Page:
By lasca randels
Stephen Conrad, Syracuse, was honored as the January Veteran of the Month at the Kosciusko County Commissioners meeting Tuesday, Jan. 14.
Conrad was born in Kendallville Nov. 13, 1949. His family moved to Syracuse in 1961, and Conrad graduated from Syracuse High School in 1968.
He was drafted into the Army in the summer of 1969 but chose to join the Navy instead. He reported for duty Aug. 8, 1969.
He attended boot camp at the Great Lakes Training Center in Illinois. From there, he was sent to Little Creek, Va., for 30 days of training in preparation for Vietnam.
In May 1970, he left to begin his tour in Vietnam. Conrad was offered three military occupational specialty codes to choose from. His choices were: serve as a postman, go on river boats or train as a sniper. Conrad chose riverboats.
He was a proud member of River Patrol Division 59, also known as “the River Rats.” Conrad was stationed in the Mekong Delta.
At age 20, Conrad was an advisor to the Vietnamese Navy during both day and night patrols to coordinate strikes with U.S. air assets and artillery. During his year in Vietnam, he participated in 31 combat patrols. He was under fire three times — this included hostile enemy fire twice and friendly fire once.
Conrad left Vietnam in May 1971 and headed to his last duty station, on the USS Puget Sound (AD 38) destroyer tender, an auxiliary ship designed to provide maintenance support to group of destroyers or small warships, in Newport, R.I. He spent two years there before being discharged in May 1973 in Boston, Mass.
Following Conrad’s return home, he and his sweetheart, Kimberly Ruth Webster, were married in 1977. They were blessed with three boys: Stephen II, Michael and Jeffery. Tragically, Kimberly and Stephen II were killed Christmas Day 2016 when their vehicle was struck by a drunk driver.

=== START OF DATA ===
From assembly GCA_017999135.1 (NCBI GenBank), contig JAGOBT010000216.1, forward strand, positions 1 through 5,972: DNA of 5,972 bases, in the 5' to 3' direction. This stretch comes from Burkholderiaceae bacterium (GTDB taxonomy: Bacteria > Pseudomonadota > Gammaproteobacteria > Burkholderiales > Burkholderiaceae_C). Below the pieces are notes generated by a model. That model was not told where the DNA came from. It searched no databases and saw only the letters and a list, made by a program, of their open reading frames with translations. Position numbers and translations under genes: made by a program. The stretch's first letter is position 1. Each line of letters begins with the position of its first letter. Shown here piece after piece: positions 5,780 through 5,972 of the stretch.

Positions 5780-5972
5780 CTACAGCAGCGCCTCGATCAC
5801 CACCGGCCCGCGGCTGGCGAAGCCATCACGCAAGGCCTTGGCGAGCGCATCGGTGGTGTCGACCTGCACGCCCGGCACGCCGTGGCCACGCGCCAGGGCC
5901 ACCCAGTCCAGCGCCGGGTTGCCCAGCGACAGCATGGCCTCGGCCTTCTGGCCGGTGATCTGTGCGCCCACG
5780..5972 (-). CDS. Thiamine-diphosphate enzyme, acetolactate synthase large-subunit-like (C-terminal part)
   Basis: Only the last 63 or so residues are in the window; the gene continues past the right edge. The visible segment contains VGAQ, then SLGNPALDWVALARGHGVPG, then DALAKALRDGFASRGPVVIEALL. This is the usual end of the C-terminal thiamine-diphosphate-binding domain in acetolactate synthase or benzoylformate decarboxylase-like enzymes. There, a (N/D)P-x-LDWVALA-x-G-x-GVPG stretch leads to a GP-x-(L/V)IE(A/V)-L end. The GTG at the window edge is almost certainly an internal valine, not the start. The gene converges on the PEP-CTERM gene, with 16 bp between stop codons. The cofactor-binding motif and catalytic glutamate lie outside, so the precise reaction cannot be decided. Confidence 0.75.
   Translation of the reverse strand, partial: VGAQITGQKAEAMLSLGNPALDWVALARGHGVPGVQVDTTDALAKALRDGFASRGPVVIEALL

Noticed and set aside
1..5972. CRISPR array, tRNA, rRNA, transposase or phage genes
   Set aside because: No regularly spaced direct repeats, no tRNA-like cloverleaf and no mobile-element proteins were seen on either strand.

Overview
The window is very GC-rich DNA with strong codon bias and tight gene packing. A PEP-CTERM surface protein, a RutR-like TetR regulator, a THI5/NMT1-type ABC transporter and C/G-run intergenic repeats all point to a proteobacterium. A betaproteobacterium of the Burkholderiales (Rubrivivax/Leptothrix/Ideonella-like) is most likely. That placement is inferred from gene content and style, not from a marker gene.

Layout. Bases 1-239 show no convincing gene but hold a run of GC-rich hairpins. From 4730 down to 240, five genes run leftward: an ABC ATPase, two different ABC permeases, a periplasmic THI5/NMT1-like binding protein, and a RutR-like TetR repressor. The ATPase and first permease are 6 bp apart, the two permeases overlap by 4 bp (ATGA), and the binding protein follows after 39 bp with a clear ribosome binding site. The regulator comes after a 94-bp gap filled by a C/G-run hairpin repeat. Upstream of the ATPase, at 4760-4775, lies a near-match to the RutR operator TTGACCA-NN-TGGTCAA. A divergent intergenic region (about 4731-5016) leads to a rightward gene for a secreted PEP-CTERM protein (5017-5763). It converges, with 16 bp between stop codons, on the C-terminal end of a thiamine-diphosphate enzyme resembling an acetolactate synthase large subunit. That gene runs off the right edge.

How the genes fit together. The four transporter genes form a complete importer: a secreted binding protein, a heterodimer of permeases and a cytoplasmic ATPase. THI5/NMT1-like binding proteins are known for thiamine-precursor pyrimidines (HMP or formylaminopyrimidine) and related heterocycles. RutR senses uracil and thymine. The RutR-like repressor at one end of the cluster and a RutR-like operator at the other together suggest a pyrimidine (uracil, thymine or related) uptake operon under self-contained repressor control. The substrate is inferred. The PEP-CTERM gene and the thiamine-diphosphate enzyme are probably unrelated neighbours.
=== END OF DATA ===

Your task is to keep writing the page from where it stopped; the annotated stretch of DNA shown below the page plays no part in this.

Conrad has been blessed with two grandchildren, Kendall and Brooks, from his middle son, Michael, and daughter-in-law, Katie.
Conrad has been employed as a salesman with Kuert Concrete in Leesburg since 1996.
“I’ve known Steve forever. We just happened to be talking one day, and I had no idea he was a Vietnam vet,” Commissioners President Brad Jackson said. “I guess my point is, there are a lot of heroes among us, people who have sacrificed for our country who don’t go around telling everybody.”
“The reason you probably don’t hear a lot from people who come from Vietnam is because is wasn’t a popular police action or war or whatever you want to call it,” Conrad said. “For us coming back home, it wasn’t the sweetest day in my life. In the ’60s, back in those days, nobody liked war — everything was peace and love — well, I didn’t see that, but it was just good to come back home.”
“I think it’s a black mark on our country that we didn’t respect our vets,” said Jackson. “It takes more of a patriot to fight an unpopular war than a popular war.”
The following is a joint statement issued by Steve’s sons, Michael Conrad and Jeffery Conrad: “Our dad has taught us a lot about living life with integrity and strong character. He has a great sense of humor and is sure to bring laughter to any conversation. He always tells us, “hard work pays off,” and he leads by example. He’s persevered through many of life’s challenges with a positive attitude and is a role model that we look up to daily.”